In 1894, the French priest made his fourth and final visit to his native land. While on a holiday in Marseilles, he was caught up in a cholera epidemic, and being soon infected with the deadly "white plague," he died as he had lived, on July 30, while administering the last rites of the Church to the dying. In 1896, his mortal remains were exhumed and returned to the churchyard of his birth and baptism, at Thizy, France.

The missionary activities of Orange and Beaumont's earliest saddlebag priest, Fr. P. F. Parisot, are skillfully preserved in his autobiography, published in 1899. His and Father Quinon's eventful life narratives only mirror the biographical stories of hundreds of saddlebag priests who traversed the confines of Texas for four centuries, some of them perhaps remembered today, most ot them long forgotten. And as far back as the first Urseline Convent in Galveston, a number of Catholic sisterhoods have added a feminine touch to the propagation of their religious faiths. And throughout Texas, one views every day the results of their labors and handiwork, the thousands of churches, schools, hospitals, convents, monasteries, and universities, which owe their origins and very existence to these courageous, but humble, men and women of God.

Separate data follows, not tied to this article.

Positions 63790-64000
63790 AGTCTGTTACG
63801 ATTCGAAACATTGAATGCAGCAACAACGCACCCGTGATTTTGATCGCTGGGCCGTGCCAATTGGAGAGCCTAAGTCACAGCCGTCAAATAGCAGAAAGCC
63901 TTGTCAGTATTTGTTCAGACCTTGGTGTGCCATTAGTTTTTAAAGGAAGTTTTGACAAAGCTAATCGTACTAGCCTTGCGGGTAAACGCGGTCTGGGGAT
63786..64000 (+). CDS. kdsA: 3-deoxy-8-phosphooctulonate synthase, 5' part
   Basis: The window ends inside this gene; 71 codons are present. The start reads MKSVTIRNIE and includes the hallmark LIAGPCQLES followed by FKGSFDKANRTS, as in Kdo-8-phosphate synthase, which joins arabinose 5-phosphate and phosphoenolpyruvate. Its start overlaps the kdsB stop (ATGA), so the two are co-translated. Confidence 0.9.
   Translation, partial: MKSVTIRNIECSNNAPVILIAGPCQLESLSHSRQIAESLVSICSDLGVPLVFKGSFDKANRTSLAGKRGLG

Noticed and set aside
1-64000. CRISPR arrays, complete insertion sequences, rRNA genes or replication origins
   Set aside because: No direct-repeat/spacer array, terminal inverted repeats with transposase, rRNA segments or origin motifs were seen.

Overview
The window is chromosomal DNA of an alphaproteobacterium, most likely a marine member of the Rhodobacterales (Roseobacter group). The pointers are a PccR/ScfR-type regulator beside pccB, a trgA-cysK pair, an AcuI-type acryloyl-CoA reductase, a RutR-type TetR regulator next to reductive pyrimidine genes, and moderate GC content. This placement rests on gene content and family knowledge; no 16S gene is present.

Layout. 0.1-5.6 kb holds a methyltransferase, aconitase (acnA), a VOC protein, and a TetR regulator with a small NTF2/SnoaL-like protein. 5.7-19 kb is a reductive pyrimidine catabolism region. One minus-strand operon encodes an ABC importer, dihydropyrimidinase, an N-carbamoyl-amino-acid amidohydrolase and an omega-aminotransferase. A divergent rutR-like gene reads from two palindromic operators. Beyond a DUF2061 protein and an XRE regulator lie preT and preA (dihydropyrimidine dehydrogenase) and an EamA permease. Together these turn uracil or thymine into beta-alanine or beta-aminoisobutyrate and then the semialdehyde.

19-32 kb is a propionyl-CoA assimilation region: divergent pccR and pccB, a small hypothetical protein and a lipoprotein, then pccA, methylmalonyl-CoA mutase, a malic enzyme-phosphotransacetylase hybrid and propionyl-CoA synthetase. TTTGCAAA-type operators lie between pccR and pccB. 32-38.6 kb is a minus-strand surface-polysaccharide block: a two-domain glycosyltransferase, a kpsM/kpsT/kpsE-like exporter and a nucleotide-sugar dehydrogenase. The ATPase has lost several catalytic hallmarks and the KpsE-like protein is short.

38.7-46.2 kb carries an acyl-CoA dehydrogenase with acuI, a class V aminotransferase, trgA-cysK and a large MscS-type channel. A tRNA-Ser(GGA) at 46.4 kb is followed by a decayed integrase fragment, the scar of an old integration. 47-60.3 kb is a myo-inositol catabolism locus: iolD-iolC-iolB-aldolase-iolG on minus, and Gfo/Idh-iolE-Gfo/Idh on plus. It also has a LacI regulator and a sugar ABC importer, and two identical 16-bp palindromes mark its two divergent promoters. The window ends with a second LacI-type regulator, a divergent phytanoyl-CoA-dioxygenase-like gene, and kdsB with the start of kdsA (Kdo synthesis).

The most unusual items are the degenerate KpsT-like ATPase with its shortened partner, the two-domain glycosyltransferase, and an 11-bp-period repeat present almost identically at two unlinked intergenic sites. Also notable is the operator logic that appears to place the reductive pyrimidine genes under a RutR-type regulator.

Copyright 1998-2018 by W. T. Block. All rights reserved.
Unless otherwise indicated, the material published on this site is copyrighted by William T. Block.
Like us on Facebook: http://www.facebook.com/WTBlock